An intense French drama about an inmate whose term in prison makes him stronger and a British-Australian biopic of a doomed romantic poet lead the field of competition entries as the Cannes Film Festival rounded out its first four days.
Jacques Audiard’s “A Prophet,” a galvanizing account of how an essentially illiterate young French-Arab uses his association with a Corsican gangster to further himself in and out of the pen, hit the Croisette like a thunderbolt Saturday, achieving a virtual consensus among critics of all stripes as the top film to have unspooled at the fest thus far.
Close behind, however, was Jane Campion’s “Bright Star,” an intellectually rigorous, artistically exquisite account of the short life of John Keats through the eyes of his great love Fanny Brawne, that was widely seen to mark a return to form for the only woman to have thus far won Cannes’ Palme d’Or.
One of the two other women in this year’s competition, Britain’s Andrea Arnold, scored a comparative success with “Fish Tank,” a tart look at dismally constricted lives that plays like a plausible modern update of kitchen sink dramas by way of the Dardenne brothers. Tempering the moderate approval was the view that the film’s dim, critical take on contempo England suffers from a certain sameness and predictability, with strong performances taking up some of the slack.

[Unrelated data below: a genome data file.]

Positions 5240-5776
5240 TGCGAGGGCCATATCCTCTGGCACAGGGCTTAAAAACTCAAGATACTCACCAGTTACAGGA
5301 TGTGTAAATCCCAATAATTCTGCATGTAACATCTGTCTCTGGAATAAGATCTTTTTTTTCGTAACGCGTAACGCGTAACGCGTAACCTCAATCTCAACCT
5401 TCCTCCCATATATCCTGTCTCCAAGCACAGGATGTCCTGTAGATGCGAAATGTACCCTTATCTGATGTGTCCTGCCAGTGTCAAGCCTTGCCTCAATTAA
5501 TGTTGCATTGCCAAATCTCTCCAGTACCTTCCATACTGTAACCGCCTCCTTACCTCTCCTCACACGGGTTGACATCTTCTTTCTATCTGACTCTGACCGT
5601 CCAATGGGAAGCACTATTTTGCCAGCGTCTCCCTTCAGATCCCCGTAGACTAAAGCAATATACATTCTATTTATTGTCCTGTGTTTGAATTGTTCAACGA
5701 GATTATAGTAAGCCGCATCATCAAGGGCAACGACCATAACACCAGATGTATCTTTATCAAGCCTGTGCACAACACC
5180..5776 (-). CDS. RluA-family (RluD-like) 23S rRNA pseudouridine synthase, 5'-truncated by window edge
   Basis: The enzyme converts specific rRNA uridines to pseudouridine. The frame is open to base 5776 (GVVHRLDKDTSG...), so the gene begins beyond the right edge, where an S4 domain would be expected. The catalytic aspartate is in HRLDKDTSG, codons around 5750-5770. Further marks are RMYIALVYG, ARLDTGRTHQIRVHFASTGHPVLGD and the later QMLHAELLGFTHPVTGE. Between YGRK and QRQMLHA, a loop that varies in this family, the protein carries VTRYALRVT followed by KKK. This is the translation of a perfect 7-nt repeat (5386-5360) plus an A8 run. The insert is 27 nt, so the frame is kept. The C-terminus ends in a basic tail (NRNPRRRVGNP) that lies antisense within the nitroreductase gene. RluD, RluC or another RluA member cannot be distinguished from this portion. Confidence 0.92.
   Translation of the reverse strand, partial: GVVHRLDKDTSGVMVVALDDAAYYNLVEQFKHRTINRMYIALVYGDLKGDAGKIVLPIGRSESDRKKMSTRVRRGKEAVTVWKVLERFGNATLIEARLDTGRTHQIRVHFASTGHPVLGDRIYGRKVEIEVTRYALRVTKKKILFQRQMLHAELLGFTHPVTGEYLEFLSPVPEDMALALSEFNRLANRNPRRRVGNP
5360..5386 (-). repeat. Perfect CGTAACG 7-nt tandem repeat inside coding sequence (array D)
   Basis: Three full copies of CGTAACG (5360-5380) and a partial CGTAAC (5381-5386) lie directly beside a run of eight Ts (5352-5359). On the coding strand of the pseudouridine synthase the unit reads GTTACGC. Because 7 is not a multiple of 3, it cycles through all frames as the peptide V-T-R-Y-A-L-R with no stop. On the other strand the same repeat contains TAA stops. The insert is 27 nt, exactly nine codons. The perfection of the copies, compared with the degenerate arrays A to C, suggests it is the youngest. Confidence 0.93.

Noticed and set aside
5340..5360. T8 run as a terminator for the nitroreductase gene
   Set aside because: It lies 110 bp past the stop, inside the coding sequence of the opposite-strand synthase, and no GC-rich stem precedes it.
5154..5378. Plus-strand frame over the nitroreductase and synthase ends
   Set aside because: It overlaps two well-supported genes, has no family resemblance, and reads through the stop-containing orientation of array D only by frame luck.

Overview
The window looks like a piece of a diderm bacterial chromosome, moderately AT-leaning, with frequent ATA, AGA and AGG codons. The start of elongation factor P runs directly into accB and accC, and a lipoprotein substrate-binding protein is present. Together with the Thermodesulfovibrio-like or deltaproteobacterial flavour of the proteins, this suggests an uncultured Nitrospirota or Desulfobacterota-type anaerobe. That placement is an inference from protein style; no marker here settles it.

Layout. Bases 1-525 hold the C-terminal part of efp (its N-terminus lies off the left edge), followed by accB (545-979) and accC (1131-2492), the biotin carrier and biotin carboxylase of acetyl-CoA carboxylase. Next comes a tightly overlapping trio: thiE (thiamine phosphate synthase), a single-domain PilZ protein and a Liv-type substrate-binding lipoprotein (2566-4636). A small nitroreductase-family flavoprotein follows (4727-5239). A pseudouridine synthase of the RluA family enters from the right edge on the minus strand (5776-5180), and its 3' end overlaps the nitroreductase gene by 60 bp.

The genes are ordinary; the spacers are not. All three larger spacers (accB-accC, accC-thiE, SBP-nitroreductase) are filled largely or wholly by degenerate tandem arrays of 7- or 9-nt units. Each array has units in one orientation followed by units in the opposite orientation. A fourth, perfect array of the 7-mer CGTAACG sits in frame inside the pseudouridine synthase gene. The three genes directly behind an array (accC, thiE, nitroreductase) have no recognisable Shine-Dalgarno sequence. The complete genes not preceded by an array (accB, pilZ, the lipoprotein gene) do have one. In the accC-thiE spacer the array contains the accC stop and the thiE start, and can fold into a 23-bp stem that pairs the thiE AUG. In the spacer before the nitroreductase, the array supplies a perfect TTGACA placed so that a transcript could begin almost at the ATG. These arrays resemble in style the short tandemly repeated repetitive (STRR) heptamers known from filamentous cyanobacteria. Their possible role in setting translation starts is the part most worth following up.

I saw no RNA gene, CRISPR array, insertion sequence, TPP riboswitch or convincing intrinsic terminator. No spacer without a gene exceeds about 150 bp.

Also generating generally upbeat responses was Hong Kong helmer Johnnie To’s hitman action drama “Vengeance,” although an over-familiarity to the filmmaker’s previous work was unmistakable here as well.
Other pics in the competition thus far have provoked so-so reactions at best and derision at worst. South Korean director Park Chan-wook’s modern vampire tale “Thirst” proved largely unsatisfying, and numerous observers were puzzled over its place in the competition instead of countryman Bong Joon-ho’s compellingly odd “Mother,” which showed in the Un Certain Regard section to much better response.
Ang Lee’s hippie reverie “Taking Woodstock” is mild nostalgia at most, a curiously unambitious misfire by the talented director. Maverick Chinese helmer Lou Ye sex-driven drama “Spring Fever” is an off-putting melodrama with flashes of flair, and “Kinatay,” a Filipino low-budgeter with a centerpiece scene devoted to the butchery of a woman, may have enthused some of director Brillante Mendoza’s hardcore fans but appalled most others; surely Un Certain Regard would have provided a more appropriate home for this than did the competition.